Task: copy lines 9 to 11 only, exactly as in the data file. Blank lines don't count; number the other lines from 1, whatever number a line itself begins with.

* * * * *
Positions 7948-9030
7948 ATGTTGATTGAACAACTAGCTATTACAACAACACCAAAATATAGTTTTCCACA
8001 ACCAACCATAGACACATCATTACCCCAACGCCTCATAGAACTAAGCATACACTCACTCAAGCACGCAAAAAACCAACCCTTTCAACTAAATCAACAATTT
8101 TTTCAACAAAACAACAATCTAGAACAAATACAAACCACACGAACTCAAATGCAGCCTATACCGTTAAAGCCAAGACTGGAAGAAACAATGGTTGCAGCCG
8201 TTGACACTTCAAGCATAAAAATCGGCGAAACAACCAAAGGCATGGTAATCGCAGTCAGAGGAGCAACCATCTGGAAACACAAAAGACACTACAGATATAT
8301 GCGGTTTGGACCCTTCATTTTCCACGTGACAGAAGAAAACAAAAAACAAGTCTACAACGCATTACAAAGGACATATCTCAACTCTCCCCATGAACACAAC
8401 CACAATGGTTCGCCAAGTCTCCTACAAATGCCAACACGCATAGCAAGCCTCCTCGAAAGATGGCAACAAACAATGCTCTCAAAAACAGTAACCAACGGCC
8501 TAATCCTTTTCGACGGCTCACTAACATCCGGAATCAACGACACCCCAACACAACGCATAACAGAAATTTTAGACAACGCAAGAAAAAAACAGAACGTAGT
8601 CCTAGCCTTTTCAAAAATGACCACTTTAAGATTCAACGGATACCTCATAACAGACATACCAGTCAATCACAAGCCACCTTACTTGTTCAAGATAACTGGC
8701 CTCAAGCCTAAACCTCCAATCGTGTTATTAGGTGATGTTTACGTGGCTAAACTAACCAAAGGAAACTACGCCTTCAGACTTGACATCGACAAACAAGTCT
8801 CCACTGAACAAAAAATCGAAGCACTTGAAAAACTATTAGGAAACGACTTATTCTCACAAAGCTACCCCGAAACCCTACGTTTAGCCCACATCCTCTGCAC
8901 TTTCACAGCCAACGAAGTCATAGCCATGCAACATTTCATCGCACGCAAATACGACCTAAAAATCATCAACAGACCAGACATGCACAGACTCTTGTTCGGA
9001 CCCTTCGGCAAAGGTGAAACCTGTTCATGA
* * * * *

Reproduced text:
8601 CCTAGCCTTTTCAAAAATGACCACTTTAAGATTCAACGGATACCTCATAACAGACATACCAGTCAATCACAAGCCACCTTACTTGTTCAAGATAACTGGC
8701 CTCAAGCCTAAACCTCCAATCGTGTTATTAGGTGATGTTTACGTGGCTAAACTAACCAAAGGAAACTACGCCTTCAGACTTGACATCGACAAACAAGTCT
8801 CCACTGAACAAAAAATCGAAGCACTTGAAAAACTATTAGGAAACGACTTATTCTCACAAAGCTACCCCGAAACCCTACGTTTAGCCCACATCCTCTGCAC